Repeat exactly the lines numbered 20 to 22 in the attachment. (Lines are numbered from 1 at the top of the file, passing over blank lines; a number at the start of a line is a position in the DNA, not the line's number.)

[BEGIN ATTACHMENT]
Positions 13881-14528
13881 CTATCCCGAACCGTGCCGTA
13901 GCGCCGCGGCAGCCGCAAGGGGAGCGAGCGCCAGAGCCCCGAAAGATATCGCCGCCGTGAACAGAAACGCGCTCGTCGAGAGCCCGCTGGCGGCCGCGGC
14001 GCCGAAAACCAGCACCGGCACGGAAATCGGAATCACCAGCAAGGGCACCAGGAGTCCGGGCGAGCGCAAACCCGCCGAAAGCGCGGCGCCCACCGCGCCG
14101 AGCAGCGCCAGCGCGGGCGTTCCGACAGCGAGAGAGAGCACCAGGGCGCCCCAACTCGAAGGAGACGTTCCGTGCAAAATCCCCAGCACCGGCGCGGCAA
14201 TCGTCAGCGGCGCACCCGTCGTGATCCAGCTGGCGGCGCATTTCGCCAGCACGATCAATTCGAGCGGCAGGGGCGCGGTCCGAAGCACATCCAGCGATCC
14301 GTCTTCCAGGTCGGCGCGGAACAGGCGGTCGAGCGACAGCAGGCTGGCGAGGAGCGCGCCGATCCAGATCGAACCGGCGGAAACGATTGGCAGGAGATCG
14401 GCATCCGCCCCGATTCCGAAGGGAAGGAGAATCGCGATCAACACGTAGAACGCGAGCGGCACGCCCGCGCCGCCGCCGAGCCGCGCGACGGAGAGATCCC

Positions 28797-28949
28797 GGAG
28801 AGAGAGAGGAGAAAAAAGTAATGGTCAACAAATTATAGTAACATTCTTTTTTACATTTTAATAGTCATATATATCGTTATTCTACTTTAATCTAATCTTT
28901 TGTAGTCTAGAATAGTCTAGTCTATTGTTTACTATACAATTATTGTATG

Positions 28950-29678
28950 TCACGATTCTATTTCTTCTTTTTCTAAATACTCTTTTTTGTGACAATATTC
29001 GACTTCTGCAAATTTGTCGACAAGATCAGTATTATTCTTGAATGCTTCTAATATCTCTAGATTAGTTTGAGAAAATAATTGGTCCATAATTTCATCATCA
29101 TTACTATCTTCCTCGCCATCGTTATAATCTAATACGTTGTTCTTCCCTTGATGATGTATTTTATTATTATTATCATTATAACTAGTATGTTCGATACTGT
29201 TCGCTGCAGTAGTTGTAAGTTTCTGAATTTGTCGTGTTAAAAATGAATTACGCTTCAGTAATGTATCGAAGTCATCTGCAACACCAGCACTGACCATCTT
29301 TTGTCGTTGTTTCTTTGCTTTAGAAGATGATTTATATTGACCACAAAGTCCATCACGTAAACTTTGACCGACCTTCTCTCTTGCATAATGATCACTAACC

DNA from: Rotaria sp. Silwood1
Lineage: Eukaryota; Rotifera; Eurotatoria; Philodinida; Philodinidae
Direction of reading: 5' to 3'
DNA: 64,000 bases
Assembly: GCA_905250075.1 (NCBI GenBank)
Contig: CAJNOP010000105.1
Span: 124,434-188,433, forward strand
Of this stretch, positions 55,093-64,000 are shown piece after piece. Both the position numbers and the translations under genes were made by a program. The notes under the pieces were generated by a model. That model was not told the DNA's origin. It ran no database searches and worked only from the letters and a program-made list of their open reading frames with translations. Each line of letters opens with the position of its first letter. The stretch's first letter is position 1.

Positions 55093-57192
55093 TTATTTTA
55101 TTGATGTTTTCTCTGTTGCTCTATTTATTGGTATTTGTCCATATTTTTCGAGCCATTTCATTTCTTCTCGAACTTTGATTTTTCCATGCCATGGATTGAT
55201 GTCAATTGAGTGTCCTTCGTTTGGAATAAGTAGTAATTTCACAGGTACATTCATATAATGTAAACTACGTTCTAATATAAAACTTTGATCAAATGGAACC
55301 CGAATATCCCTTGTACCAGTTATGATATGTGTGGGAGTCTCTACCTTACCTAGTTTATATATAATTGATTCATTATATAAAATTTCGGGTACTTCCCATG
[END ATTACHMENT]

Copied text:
Lineage: Eukaryota; Rotifera; Eurotatoria; Philodinida; Philodinidae
Direction of reading: 5' to 3'
DNA: 64,000 bases